Top projects sorted by score (Another of the Prime Pages' resources)

The Prover-Account Top 20
Persons by: number score normalized score
Programs by: number score normalized score
Projects by: number score normalized score

At this site we keep several lists of primes, most notably the list of the 5,000 largest known primes. Who found the most of these record primes? We keep separate counts for persons, projects and programs. To see these lists click on 'number' to the right.

Clearly one 100,000,000 digit prime is much harder to discover than quite a few 100,000 digit primes. Based on the usual estimates we score the top persons, provers and projects by adding ‎(log n)3 log log n‎ for each of their primes n. Click on 'score' to see these lists.

Finally, to make sense of the score values, we normalize them by dividing by the current score of the 5000th prime. See these by clicking on 'normalized score' in the table on the right.

normalized project primes score 529300 Great Internet Mersenne Prime Search by Woltman & Kurowski 14 56.3333 14784 PrimeGrid 3694 52.7553 3789 Seventeen or Bust 8 51.3938 2418 Riesel Prime Search 638 50.9445 522 The Prime Sierpinski Problem 5.5 49.4123 324 No Prime Left Behind (formerly: PrimeSearch) 195 48.9341 280 Conjectures 'R Us 91 48.7902 200 Riesel Sieve Project 24.5 48.4500 107 Sierpinski/Riesel Base 5 34 47.8289 98 12121 Search 8.5 47.7386 75 321search 4.5 47.4713 56 Yves Gallot's GFN Search Project 13.5 47.1810 46 The Other Prime Search 24 46.9761 33 GFN 2^17 Sieving project 2.5 46.6601 29 Twin Prime Search 12 46.5312 28 Generalized Woodall Prime Search 9 46.4888 11 Free-DC's Prime Search 8 45.5623 8 Mat's Prime Search 2 45.1733 7 GFN 2^16 Sieving project 3 45.1137 4 Prime Internet Eisenstein Search 15 44.5012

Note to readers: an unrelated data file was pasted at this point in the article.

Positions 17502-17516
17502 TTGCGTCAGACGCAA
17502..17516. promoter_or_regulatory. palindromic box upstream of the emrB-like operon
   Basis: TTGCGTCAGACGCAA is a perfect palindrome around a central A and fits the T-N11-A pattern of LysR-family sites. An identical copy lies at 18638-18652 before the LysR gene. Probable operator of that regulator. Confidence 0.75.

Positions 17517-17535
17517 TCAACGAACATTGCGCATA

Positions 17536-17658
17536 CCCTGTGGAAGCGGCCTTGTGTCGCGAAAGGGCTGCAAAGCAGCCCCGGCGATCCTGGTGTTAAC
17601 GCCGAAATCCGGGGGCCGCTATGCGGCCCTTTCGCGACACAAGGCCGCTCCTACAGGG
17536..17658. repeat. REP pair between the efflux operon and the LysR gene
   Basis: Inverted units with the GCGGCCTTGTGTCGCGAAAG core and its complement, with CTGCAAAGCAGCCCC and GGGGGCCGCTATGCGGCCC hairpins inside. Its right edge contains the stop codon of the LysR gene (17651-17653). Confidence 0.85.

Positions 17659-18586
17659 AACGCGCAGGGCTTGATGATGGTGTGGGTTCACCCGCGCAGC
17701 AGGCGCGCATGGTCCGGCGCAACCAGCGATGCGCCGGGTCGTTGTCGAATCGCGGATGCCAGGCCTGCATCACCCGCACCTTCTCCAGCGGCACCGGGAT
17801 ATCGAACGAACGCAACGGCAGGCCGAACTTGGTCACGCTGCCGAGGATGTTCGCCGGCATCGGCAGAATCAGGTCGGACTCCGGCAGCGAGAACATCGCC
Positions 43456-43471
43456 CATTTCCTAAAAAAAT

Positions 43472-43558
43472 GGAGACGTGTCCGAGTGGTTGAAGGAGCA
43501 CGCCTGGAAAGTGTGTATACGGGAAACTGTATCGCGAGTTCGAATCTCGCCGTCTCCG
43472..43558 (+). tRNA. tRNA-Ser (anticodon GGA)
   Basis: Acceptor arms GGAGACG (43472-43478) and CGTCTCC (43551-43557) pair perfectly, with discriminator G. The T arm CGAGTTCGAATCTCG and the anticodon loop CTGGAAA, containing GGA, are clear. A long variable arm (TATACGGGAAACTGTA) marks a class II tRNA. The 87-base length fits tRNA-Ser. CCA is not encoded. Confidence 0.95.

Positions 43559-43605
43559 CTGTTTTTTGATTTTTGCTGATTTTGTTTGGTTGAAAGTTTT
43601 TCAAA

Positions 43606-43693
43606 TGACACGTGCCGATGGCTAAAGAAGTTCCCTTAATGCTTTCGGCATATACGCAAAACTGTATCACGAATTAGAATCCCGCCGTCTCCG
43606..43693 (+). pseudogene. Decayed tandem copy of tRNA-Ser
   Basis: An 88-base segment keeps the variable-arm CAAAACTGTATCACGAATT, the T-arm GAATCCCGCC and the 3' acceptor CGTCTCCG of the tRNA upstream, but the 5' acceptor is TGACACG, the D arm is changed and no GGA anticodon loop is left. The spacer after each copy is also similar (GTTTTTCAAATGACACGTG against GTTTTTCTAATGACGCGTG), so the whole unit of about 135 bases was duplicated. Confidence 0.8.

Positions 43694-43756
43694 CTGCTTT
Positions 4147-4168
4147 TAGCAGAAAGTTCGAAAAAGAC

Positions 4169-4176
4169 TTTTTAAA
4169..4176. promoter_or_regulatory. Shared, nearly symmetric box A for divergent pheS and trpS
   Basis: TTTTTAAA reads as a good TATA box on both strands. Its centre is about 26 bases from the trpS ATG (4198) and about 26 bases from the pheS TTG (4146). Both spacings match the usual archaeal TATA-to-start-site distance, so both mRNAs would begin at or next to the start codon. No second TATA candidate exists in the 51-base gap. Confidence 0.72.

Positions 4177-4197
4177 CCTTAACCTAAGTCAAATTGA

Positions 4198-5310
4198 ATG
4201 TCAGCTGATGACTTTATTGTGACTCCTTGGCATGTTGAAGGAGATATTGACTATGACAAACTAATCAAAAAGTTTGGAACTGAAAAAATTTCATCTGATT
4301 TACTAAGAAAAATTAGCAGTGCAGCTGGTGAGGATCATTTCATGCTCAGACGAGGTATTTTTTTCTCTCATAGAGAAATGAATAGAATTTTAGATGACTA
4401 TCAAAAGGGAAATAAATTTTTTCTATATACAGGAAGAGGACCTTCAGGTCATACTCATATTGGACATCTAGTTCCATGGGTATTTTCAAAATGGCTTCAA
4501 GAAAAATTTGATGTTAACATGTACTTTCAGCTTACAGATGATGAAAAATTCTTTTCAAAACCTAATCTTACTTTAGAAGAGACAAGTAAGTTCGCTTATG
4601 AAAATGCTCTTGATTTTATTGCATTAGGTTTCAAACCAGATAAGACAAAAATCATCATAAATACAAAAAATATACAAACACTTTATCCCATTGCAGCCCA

#### Notes:

normalized score

Just how do you make sense out of something as vague as our 'score' for primes? One possibility is to compare the amount of effort involved in earning that score, with the effort required to find the 5000th prime on the list. The normalized score does this: it is the number of primes that are the size of the 5000th, required to earn the same score (rounded to the nearest integer).

Note that if a project stops finding primes, its normalized score will steadily drop as the size of the 5000th primes steadily increases. The non-normalized scores drop too, but not as quickly because they only drop when the project's primes are pushed off the list.